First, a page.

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Williams v. Conewago Township Board of Supervisors

United States District Court, M.D. Pennsylvania

December 4, 2014



WILLIAM W. CALDWELL, District Judge.

I. Introduction

On September 10, 2014, Plaintiff David Williams filed suit against the Conewago Township Board of Supervisors, alleging that he suffered retaliation in violation of the First Amendment and that Defendants engaged in a civil conspiracy. (Doc. 1). On October 2, 2014, Defendants filed the instant motion to dismiss, arguing that Plaintiff fails to state a claim on which relief can be granted. (Doc. 13). Plaintiff contends that he has set forth sufficient facts to meet the pleading standard. (Doc. 19 at 6). For the reasons that follow, we will grant the motion.

II. Background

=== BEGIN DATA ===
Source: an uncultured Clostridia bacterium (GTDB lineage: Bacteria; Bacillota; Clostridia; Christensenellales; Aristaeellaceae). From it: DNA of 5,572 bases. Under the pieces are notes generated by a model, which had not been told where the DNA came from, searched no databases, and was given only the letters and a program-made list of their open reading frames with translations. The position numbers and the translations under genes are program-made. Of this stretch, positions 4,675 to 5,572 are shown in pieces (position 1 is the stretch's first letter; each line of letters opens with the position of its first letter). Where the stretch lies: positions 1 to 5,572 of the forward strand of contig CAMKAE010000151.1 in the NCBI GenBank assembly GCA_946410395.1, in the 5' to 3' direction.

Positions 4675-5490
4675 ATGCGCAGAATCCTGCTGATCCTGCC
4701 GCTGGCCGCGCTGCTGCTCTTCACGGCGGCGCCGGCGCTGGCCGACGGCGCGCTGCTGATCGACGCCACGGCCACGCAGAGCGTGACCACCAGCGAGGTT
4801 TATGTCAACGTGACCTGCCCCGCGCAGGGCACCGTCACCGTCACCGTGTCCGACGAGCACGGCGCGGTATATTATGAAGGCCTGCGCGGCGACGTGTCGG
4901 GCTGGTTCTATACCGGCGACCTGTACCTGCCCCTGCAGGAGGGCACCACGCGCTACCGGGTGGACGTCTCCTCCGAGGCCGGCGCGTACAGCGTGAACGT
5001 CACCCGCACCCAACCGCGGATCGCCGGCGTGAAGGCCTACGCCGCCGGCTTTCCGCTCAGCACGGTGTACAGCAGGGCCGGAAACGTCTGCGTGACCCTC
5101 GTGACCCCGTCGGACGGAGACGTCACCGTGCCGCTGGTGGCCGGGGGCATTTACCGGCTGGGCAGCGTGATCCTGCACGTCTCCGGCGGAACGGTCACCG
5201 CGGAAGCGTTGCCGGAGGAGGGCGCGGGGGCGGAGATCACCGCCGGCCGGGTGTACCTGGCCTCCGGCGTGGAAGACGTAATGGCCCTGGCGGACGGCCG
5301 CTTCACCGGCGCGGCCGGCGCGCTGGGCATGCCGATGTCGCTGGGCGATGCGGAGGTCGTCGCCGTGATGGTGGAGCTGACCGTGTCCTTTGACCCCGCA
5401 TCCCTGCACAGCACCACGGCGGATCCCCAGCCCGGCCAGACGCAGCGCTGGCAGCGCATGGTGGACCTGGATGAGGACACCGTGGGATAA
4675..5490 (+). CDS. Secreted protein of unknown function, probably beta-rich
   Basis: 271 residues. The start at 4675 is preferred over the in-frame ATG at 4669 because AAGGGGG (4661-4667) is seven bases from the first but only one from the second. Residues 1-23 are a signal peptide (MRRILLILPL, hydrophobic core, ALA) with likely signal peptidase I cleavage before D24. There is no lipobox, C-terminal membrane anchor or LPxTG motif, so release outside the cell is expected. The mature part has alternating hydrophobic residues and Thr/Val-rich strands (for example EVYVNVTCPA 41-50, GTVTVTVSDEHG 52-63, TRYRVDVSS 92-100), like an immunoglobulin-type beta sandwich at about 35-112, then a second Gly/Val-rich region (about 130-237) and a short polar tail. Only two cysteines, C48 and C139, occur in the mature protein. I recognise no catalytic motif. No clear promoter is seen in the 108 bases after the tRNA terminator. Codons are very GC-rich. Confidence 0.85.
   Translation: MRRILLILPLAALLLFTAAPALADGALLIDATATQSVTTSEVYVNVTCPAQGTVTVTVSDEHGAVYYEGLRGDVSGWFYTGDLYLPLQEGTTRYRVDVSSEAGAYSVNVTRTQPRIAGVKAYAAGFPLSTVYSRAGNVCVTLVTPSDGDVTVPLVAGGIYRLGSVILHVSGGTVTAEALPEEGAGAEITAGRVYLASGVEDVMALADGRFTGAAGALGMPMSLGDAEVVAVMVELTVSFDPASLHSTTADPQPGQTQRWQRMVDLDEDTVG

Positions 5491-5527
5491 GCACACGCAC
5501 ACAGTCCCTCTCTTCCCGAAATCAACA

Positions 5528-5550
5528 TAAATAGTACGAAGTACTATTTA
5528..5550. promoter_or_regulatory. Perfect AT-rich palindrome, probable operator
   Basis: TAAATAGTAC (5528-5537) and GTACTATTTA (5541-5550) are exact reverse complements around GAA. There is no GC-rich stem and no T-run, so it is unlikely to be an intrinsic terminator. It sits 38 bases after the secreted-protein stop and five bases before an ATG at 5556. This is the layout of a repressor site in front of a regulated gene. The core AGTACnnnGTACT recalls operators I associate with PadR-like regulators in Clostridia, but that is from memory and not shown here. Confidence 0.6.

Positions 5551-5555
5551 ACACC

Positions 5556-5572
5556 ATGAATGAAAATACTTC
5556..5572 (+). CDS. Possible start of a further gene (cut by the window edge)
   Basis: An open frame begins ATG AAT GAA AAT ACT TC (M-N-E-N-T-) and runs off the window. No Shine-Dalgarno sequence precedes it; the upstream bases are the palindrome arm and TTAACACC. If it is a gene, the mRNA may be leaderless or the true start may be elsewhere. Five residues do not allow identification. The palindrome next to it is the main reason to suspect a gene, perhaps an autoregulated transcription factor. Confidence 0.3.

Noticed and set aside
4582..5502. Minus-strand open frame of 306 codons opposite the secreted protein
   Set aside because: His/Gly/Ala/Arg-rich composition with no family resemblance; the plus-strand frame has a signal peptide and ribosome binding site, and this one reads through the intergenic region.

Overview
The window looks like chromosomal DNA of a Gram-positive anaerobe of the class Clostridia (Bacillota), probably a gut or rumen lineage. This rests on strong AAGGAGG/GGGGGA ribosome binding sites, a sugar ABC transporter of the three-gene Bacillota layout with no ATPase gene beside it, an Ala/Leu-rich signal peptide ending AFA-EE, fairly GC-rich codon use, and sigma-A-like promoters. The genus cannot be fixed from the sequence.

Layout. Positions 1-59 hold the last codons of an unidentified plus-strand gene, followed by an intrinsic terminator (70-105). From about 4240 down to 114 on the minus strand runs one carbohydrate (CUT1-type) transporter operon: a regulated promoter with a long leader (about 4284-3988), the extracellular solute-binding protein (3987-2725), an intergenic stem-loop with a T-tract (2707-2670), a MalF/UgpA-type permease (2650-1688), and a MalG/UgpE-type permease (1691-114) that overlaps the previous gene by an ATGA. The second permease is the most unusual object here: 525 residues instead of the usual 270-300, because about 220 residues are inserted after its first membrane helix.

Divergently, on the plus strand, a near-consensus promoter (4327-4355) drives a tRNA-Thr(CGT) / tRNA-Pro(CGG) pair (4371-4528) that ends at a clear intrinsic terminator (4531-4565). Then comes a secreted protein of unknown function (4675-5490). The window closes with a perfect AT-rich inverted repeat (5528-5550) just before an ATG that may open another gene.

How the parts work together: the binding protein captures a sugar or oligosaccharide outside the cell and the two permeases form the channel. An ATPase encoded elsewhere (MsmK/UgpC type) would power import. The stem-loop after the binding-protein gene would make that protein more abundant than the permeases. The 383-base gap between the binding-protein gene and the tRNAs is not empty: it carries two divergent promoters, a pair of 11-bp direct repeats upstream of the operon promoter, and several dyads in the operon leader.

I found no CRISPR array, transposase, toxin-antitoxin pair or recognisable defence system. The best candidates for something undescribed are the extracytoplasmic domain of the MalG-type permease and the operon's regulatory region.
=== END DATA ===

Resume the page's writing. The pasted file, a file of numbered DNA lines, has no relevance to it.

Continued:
The following facts are set forth in Plaintiff's complaint and are taken as true, as they must be when considering a motion to dismiss, Fowler v. UPMC Shadyside, 578 F.3d 203, 210 (3d Cir. 2009): Plaintiff, David Williams, is the Chief of Police for the Conewago Township Police Department. (Doc. 1, ¶ 13). Defendants are members of the township's Board of Supervisors. (Doc. 1, ¶¶ 3-7). On August 19, 2013, the police department executed a collective bargaining agreement with Conewago Township. ( Id., ¶ 16). On October 21, 2013, Defendant Krum telephoned Plaintiff and instructed him to attend a Board of Supervisors Executive Session meeting. (Id. ¶¶ 20-21). At that meeting, Plaintiff was told to fire one of his detectives-Patrolman Hartlaub-because Hartlaub had been involved in the negotiation of the collective bargaining agreement and had filed a grievance. (Id. ¶¶ 22-23). Following this meeting, Defendants repeatedly asked Plaintiff if he had fired Hartlaub. ( Id., ¶ 27). Defendants also asked Plaintiff to fire Officer Alridge because he suffered a work-related injury and he did not make enough traffic arrests. ( Id., ¶ 57). When Plaintiff refused to fire these officers, Defendants retaliated against him. (Doc. 1, ¶ 26).